Director of the Uffizi Galleries in Florence, Eike Schmidt, has boldly called out Germany concerning the return of a painting stolen by Nazi troops in 1944 during World War II. The artwork in question is a still-life by Jan van Huysum (1682-1749), a Dutch master, called Vase of Flowers. The painting was originally brought to Florence by Grande Duke Leopoldo II for the newly founded Palatine Gallery of the Pitti Palace – one of the Uffizi’s galleries. It was displayed there in 1824 and remained in the Palatine Gallery until 1940 when it was moved to a nearby location for safekeeping during the war. Unfortunately, as Nazi troops retreated north, they plundered the area taking the painting back to Germany as part of their spoils. It was then that the van Huysum’s trail went cold and it would remain missing until 1991 when it was discovered to be a part of a private collection in Germany after the German reunification.
Since the painting resurfaced, various intermediaries have tried to bring the painting back to Italy but their attempts were unsuccessful as the family who owns Vase of Flowers believes they are entitled to compensation. Schmidt, who is German-born, recently called on Germany to reevaluate laws to allow the return of the painting without payment. ‘Germany has a moral duty to return this painting to our museum. This story is preventing the wounds inflicted by World War II and the horrors of Nazism from healing,’ said Schmidt according to Reuters.
To add emphasis to his point, Schmidt personally hung a black and white scale reproduction of the painting in the Palatine Gallery on January 1st. On the copy’s frame, ‘STOLEN!’ is written in red ink in English, Italian, and German. The painting’s accompanying placard – also written in English, Italian, and German – reads: ‘STOLEN! THE WORK WAS STOLEN BY SOLDIERS OF THE NAZI ARMY IN 1944 AND IS NOW IN A GERMAN PRIVATE COLLECTION.’ Hanging the reproduction is a symbolic gesture to remind visitors of the painting’s history and Schmidt’s mission to bring the painting home. The museum has also used Twitter to publicize the point posting the reproduction and their message for 29,000-plus followers to see.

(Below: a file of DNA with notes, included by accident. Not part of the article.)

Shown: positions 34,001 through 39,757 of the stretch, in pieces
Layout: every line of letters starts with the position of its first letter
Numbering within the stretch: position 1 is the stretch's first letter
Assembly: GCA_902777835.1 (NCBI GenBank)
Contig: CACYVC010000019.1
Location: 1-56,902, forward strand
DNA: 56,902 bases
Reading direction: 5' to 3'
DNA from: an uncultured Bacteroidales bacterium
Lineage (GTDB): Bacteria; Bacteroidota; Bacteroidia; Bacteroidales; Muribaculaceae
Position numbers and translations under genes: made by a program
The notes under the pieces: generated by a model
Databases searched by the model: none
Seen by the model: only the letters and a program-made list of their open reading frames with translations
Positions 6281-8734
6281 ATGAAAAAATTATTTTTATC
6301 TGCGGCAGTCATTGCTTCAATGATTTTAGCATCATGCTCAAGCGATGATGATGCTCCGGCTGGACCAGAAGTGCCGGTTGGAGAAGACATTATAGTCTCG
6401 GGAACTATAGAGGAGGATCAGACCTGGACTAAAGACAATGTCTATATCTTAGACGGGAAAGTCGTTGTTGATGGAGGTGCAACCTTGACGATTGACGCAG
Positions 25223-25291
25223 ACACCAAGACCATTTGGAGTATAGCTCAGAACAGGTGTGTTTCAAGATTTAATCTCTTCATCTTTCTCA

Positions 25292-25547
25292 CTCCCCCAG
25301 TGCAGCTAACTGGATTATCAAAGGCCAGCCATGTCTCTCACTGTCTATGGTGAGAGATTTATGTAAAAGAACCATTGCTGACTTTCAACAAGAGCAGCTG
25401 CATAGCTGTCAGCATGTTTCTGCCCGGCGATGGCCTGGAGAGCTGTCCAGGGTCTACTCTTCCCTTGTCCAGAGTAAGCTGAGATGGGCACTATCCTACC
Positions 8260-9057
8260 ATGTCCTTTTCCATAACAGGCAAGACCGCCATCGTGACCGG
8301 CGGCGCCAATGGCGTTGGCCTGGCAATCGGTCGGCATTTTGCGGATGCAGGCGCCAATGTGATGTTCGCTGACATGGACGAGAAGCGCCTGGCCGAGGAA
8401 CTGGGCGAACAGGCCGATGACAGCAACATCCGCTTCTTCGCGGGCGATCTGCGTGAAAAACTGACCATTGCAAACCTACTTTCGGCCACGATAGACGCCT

The return of the painting is made more difficult under German law which makes it impossible for the Uffizi to sue the current owners as the statute of limitations – which in Germany is set at 30 years – has expired. ‘Germany should not apply the statute of limitations to works of art stolen during the war,’ said Schmidt of the struggle he faces in bringing the artwork back to Italy, which he has pledged to do in 2019. Until such laws are adjusted or Germany makes special accommodations, Schmidt and the Uffizi may be at a stalemate. Schmidt is also expected to leave the Uffizi in 2020 to become the director of the Kunsthistorisches Museum in Vienna making his timeline even more critical to the painting’s return.